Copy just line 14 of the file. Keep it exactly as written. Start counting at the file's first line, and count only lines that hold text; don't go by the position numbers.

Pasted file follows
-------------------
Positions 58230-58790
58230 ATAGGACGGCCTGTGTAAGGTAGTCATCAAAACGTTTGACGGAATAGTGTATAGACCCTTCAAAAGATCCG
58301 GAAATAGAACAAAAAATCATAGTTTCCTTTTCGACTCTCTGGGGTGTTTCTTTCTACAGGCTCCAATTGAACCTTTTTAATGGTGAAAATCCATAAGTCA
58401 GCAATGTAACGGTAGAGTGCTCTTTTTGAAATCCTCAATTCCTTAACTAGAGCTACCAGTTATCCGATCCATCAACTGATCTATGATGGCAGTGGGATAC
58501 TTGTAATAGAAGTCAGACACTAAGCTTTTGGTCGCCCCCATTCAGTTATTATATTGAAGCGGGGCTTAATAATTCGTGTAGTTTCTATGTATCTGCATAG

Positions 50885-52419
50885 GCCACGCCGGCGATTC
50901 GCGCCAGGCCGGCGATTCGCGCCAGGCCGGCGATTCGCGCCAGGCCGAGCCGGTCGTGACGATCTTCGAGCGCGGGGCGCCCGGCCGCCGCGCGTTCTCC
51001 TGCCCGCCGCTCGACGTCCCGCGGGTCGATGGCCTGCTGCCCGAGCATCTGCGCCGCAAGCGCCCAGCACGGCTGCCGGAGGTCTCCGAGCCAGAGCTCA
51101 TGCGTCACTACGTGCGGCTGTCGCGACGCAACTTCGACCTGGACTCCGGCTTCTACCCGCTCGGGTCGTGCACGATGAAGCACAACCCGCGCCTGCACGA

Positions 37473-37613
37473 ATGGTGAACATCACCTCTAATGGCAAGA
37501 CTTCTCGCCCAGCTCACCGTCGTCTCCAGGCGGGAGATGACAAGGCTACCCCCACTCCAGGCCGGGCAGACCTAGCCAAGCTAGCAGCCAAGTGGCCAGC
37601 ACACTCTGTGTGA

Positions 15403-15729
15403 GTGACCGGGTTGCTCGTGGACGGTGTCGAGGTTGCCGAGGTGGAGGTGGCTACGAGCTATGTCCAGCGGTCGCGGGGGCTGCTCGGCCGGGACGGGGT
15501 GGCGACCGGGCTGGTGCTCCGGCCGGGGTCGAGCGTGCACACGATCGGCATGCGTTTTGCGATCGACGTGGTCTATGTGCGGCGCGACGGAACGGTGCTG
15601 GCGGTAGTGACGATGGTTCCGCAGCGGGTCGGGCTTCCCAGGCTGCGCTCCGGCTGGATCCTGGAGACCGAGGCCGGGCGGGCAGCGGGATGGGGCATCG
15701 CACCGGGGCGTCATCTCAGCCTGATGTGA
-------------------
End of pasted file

37601 ACACTCTGTGTGA